thu 18/01/2018

Russia

Classical CDs Weekly: Brahms, Janáček, George Martin, Dmitry Masleev

 Brahms: Clarinet Sonatas, Janáček: Sonata (arr. Brill) Shirley Brill, Jonathan Aner (piano) (Hänssler Classic)Brahms's pair of clarinet sonatas are the epitome of autumnosity, were such a word to exist. Pipe-and-slippers music, which isn't...

Read more...

McMafia, BBC One review - James Norton looks promising in a murky le Carré world

It’s not the first time that James Norton has kicked off BBC One’s New Year primetime celebrations in Russian style. Two years ago, he was costumed up as the courageous Prince Andrei, in illustrious ensemble company for Andrew Davies and Tom Harper’...

Read more...

Naum Kleiman: Eisenstein on Paper review - a lavish journey into the unconscious

"From drawing, via the theatre, to the cinema". Naum Kleiman's  introductory qualification of Sergey Eisenstein's own self-perceived line in his Film Form is one that he follows in a necessarily selective and well-organised biography of the...

Read more...

Cell Mates, Hampstead Theatre review - intriguing yet opaque

The play that famously got away when one of its stars (quite literally) jumped ship is back. In 1995, Stephen Fry abandoned the West End premiere of Simon Gray's espionage drama Cell Mates, leaving co-star Rik Mayall in the lurch and prompting Gray...

Read more...

Capuçon, BBCPO, Mena, Bridgewater Hall, Manchester review - awesome unity

Shostakovich’s First Violin Concerto is a big work in every sense: four movements, plus a solo cadenza before the last one that makes it seem almost like five; a soloist’s role that even David Oistrakh (for whom it was first written) found taxing;...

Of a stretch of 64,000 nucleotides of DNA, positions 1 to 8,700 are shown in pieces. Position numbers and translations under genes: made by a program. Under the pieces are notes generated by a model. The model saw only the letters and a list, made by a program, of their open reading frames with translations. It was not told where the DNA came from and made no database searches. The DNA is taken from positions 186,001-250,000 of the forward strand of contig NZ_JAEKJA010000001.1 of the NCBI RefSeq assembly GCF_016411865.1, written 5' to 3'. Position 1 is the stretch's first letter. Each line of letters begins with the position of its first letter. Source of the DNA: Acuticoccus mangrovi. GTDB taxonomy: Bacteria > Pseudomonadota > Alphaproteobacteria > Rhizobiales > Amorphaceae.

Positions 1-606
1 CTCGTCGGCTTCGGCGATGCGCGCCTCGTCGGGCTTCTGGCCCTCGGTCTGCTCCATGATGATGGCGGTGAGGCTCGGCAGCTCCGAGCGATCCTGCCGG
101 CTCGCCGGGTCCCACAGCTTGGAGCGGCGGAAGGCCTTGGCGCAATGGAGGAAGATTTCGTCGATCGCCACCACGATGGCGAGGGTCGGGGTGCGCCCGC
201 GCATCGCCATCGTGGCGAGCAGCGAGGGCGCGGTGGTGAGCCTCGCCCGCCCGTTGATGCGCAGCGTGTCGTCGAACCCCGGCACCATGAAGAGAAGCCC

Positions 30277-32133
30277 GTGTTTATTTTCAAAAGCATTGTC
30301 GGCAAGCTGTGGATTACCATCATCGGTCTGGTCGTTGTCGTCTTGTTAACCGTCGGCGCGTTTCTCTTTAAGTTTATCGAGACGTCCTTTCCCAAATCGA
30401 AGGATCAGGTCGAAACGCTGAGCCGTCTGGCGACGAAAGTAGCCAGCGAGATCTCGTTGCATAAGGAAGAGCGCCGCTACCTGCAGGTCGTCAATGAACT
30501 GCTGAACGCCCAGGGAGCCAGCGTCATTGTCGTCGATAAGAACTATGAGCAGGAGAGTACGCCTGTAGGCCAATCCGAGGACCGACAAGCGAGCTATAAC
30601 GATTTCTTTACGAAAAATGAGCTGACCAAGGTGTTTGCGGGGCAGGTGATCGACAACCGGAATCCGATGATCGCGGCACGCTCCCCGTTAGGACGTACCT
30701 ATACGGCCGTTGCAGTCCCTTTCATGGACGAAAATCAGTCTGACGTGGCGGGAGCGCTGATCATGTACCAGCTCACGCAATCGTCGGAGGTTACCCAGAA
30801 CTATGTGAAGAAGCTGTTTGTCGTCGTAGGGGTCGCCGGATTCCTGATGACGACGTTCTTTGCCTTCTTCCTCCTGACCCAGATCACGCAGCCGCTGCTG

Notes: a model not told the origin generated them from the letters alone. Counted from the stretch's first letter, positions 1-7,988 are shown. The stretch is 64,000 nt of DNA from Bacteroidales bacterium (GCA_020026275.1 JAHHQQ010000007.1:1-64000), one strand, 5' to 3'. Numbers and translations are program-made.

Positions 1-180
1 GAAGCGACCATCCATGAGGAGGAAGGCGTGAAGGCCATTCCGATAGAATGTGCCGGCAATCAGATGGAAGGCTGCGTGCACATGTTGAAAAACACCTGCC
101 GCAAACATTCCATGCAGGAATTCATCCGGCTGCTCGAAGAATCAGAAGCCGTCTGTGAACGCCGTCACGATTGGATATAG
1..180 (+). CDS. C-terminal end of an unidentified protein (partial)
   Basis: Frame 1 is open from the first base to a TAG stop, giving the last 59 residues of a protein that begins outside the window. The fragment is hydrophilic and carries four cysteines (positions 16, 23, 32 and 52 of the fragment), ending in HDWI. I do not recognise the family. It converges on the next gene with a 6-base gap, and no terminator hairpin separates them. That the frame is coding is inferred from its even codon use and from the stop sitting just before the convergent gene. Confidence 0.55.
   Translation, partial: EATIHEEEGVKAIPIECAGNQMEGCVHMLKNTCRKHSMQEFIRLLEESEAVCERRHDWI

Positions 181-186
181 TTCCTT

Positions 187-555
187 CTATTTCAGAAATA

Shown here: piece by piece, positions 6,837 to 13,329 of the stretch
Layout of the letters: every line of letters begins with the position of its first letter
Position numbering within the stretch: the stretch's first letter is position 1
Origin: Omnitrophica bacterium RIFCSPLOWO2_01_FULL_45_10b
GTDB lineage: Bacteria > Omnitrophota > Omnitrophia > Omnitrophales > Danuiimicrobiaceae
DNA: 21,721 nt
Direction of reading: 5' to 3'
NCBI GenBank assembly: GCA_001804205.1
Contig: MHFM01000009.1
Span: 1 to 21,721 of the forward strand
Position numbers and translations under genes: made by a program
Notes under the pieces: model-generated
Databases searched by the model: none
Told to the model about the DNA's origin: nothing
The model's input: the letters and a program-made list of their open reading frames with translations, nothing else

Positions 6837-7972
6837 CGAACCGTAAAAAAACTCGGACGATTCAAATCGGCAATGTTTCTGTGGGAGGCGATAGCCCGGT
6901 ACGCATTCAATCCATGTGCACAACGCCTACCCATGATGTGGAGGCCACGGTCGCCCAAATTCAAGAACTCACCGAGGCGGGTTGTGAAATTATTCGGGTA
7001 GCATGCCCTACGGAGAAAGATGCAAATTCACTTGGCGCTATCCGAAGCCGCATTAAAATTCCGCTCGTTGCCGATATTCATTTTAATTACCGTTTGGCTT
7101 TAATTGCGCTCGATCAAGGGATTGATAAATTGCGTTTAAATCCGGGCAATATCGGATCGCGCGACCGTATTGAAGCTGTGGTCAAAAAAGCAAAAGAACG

Read more...

Inside Pussy Riot, Saatchi Gallery review - an immersive misfire

You say you want a revolution? Good luck locating one amid the tonally muddled Inside Pussy Riot. The immersive production from Les Enfants Terribles takes audiences on a promenade-style journey through the terrifyingly true story of Nadya...

Read more...

Radically different: Horn player Anneke Scott on The Prince Regent's Band

The Prince Regent’s Band was formed in 2013 and, like very many chamber ensembles, was created when a group of us found that we shared a number of interests in common. The musicians that make up the ensemble are all specialist historic brass players...

Read more...

Classical CDs Weekly: Sofya Gulyak, The Prince Regent's Band, Esmerine

 Chaconne - Sofya Gulyak (piano) (Champs Hill Records)Traditionally, a chaconne is an instrumental piece in triple time with a continually repeating bass line. Sofya Gulyak, winner of the 2009 Leeds Piano Competition, gives us seven. Best known...

Read more...

Remembering Dmitri Hvorostovsky (1962-2017)

A certain online scandalmonger and coffin-chaser likes to preface news of deaths in the musical world with "sadness" or "tragedy", usually when neither he nor we have heard of the person in question. But the end of Dmitri Hvorostovsky's two-and-a-...

Read more...

Messiaen & Shostakovich, St John's Smith Square review - Osborne and Gerhardt anchor 1940s masterpieces

Only connect. As the Southbank Centre's International Chamber Music Series at St John's showcased supreme eloquence in two searing but perfectly-proportioned meditations from the Second World War, over the road at Smith Square Europe House was...

Read more...

Dmitri Alexeev, St John's Smith Square review - a Titan at 70

You won't have seen much of magisterial Russian pianist Dmitri Alexeev recently, unless you happen to be a student at the Royal College of Music, where he is Professor of Advanced Piano Studies (they were out in force last night, cheering enough to...

Read more...

The Death of Stalin review - dictatorship as high farce

Like Steptoe and Son with ideological denouncements, Stalin’s Politburo have known each other too long. They’re not only trapped but terrified, a situation whose dark comedy is brought to a head by Uncle Joe’s sudden, soon fatal stroke in 1953. The...

Read more...
Subscribe to Russia